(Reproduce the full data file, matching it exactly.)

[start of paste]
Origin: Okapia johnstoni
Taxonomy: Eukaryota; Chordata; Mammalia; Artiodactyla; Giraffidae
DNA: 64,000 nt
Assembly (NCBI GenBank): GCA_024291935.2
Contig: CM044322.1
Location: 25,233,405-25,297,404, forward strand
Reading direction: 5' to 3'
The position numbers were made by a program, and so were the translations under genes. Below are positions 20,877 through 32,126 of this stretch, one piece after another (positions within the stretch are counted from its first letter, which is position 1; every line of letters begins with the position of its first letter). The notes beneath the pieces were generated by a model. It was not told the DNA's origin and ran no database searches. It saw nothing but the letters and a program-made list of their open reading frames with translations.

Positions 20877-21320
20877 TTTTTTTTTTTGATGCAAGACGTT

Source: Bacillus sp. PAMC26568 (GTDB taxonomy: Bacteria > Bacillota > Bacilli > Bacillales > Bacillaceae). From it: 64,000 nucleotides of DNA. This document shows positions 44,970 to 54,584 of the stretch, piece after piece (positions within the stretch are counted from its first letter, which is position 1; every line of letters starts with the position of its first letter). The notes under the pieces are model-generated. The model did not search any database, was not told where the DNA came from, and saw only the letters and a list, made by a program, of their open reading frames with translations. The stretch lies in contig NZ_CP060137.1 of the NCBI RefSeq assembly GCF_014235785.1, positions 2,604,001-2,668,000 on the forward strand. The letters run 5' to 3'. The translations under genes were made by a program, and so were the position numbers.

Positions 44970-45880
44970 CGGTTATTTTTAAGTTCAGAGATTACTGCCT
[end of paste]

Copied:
Origin: Okapia johnstoni
Taxonomy: Eukaryota; Chordata; Mammalia; Artiodactyla; Giraffidae
DNA: 64,000 nt
Assembly (NCBI GenBank): GCA_024291935.2
Contig: CM044322.1
Location: 25,233,405-25,297,404, forward strand
Reading direction: 5' to 3'
The position numbers were made by a program, and so were the translations under genes. Below are positions 20,877 through 32,126 of this stretch, one piece after another (positions within the stretch are counted from its first letter, which is position 1; every line of letters begins with the position of its first letter). The notes beneath the pieces were generated by a model. It was not told the DNA's origin and ran no database searches. It saw nothing but the letters and a program-made list of their open reading frames with translations.

Positions 20877-21320
20877 TTTTTTTTTTTGATGCAAGACGTT

Source: Bacillus sp. PAMC26568 (GTDB taxonomy: Bacteria > Bacillota > Bacilli > Bacillales > Bacillaceae). From it: 64,000 nucleotides of DNA. This document shows positions 44,970 to 54,584 of the stretch, piece after piece (positions within the stretch are counted from its first letter, which is position 1; every line of letters starts with the position of its first letter). The notes under the pieces are model-generated. The model did not search any database, was not told where the DNA came from, and saw only the letters and a list, made by a program, of their open reading frames with translations. The stretch lies in contig NZ_CP060137.1 of the NCBI RefSeq assembly GCF_014235785.1, positions 2,604,001-2,668,000 on the forward strand. The letters run 5' to 3'. The translations under genes were made by a program, and so were the position numbers.

Positions 44970-45880
44970 CGGTTATTTTTAAGTTCAGAGATTACTGCCT